Nearly 9 in 10 large employers believe some of their workers will quit their jobs over the Biden administration’s coronavirus vaccine-or-test mandate, according to a survey from the Society for Human Resource Management released Monday.
The survey reveals uneasiness among employers over the impending workplace rule, which will require employers with 100 or more employees to mandate COVID-19 vaccinations or frequent testing. They’re most concerned about losing workers amid an extremely tight labor market.
Another two-thirds of employers surveyed said that they cannot afford to pay for weekly COVID-19 testing for unvaccinated workers.
“Clearly, as we await the federal government’s Emergency Temporary Standard detailing how this mandate is supposed to work, employers and employees are uneasy about the potential for disruptions in the workplace,” Johnny Taylor, CEO of the HR managers’ group, said in a statement.
Many large employers are concerned about the cost of acquiring rapid COVID-19 tests, which are growing increasingly expensive as testing requirements become more widespread. Others are worried that they could lose unvaccinated workers to rival firms with fewer than 100 employees or to independent contracting companies that aren’t subject to the rule.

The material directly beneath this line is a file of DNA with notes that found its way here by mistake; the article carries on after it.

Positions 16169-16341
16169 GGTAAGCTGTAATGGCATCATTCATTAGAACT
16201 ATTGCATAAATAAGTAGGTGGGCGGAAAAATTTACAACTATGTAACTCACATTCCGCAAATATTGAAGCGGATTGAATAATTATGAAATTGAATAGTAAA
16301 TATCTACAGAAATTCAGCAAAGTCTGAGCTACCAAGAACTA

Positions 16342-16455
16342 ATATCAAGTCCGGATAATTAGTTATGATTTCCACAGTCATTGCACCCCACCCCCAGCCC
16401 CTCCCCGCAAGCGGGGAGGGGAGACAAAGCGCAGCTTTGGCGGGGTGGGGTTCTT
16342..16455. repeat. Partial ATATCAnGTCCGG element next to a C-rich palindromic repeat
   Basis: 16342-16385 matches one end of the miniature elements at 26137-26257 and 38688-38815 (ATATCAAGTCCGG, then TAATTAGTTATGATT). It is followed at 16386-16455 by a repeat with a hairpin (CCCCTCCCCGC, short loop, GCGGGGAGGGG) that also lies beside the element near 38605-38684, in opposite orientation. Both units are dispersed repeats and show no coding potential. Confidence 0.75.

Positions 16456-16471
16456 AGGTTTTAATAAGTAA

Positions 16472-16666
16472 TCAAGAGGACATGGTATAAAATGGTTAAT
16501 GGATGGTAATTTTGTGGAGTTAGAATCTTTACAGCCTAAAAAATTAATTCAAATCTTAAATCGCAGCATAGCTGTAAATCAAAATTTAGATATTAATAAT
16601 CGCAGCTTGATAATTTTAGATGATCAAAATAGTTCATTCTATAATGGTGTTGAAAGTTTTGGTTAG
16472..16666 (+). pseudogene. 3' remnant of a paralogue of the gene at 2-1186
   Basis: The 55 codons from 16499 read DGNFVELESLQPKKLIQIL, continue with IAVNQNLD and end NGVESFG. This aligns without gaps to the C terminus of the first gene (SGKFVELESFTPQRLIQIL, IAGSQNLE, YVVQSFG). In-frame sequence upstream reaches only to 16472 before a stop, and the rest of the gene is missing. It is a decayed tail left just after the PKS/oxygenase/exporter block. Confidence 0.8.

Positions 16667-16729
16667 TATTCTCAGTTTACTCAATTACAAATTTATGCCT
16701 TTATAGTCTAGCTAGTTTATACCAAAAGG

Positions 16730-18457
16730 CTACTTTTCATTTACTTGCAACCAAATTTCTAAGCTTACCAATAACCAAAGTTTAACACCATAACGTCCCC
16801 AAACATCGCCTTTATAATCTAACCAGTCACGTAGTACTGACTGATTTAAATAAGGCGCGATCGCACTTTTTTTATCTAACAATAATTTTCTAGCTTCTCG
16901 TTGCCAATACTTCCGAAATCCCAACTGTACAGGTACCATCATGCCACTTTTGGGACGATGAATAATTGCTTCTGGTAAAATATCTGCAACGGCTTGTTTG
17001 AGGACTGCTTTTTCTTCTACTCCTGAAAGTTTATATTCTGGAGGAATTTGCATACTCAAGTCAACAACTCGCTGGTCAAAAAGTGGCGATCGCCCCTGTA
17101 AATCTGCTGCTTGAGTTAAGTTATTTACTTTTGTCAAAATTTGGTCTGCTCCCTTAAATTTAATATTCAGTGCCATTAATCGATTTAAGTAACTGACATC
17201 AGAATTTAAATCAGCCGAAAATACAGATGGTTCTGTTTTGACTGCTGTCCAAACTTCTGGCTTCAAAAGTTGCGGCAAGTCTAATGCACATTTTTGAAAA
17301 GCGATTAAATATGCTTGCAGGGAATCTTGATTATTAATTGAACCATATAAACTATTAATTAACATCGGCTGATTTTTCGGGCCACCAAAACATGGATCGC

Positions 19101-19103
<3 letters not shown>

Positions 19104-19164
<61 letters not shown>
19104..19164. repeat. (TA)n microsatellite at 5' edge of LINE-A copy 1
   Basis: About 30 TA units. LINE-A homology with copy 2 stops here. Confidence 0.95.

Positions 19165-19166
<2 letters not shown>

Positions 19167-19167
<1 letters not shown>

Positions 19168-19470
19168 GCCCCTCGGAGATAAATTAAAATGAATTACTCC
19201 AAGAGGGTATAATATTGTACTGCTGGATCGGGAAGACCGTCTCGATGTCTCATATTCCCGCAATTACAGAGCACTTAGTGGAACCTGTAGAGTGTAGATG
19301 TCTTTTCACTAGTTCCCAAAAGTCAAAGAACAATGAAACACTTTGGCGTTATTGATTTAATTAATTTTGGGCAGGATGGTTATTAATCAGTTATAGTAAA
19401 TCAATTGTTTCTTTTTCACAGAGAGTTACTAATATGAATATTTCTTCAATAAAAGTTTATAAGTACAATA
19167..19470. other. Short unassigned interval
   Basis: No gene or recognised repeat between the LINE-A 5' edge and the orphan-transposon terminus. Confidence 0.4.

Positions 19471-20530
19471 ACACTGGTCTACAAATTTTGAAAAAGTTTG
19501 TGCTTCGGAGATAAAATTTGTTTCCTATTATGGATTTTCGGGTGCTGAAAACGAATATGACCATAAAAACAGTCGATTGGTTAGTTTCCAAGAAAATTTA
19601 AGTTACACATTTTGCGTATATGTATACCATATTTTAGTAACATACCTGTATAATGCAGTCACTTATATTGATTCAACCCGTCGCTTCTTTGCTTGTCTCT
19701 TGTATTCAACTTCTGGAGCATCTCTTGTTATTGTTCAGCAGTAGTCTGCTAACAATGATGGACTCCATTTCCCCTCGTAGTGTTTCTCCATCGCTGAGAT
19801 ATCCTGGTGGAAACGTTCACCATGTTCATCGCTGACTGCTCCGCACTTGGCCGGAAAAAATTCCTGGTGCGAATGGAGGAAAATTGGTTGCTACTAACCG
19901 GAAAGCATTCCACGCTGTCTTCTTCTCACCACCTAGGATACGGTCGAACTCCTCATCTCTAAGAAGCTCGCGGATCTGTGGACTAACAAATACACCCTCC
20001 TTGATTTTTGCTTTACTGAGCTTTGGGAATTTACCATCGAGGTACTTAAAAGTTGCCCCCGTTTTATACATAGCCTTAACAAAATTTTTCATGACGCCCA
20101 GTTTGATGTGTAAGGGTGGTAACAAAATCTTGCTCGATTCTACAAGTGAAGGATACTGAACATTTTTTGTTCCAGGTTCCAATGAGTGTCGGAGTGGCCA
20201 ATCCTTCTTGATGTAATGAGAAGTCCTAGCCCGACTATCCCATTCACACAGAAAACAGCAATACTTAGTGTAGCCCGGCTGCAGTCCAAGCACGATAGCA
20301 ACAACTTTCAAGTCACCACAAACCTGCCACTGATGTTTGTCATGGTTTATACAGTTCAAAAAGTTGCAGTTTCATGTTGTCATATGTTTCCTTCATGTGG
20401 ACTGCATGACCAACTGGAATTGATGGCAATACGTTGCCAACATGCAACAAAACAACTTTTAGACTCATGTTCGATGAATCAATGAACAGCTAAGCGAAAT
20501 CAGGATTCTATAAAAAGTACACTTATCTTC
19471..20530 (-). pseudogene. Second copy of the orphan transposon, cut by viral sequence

While several polls have shown that large percentages of unvaccinated workers said they would quit over the vaccine-or-test mandate, real world data tells a different story. Last week, United Airlines said it would lay off around 230 employees who didn’t comply with the company’s vaccine requirement, roughly 0.3 percent of its workforce.
The Biden administration rule could go into effect soon. On Tuesday, the Occupational Safety and Health Administration submitted its draft of the vaccine-or-test mandate to the Office of Management and Budget, which will review the regulation before it goes into effect.
Business groups generally don’t oppose the Biden administration's effort to boost vaccinations. However, they’ve complained that they have been unable to have in-depth discussions with Labor Department officials about the specifics of the rule.
The Society for Human Resource Management surveyed 1,289 of its members online between Sept. 27-30.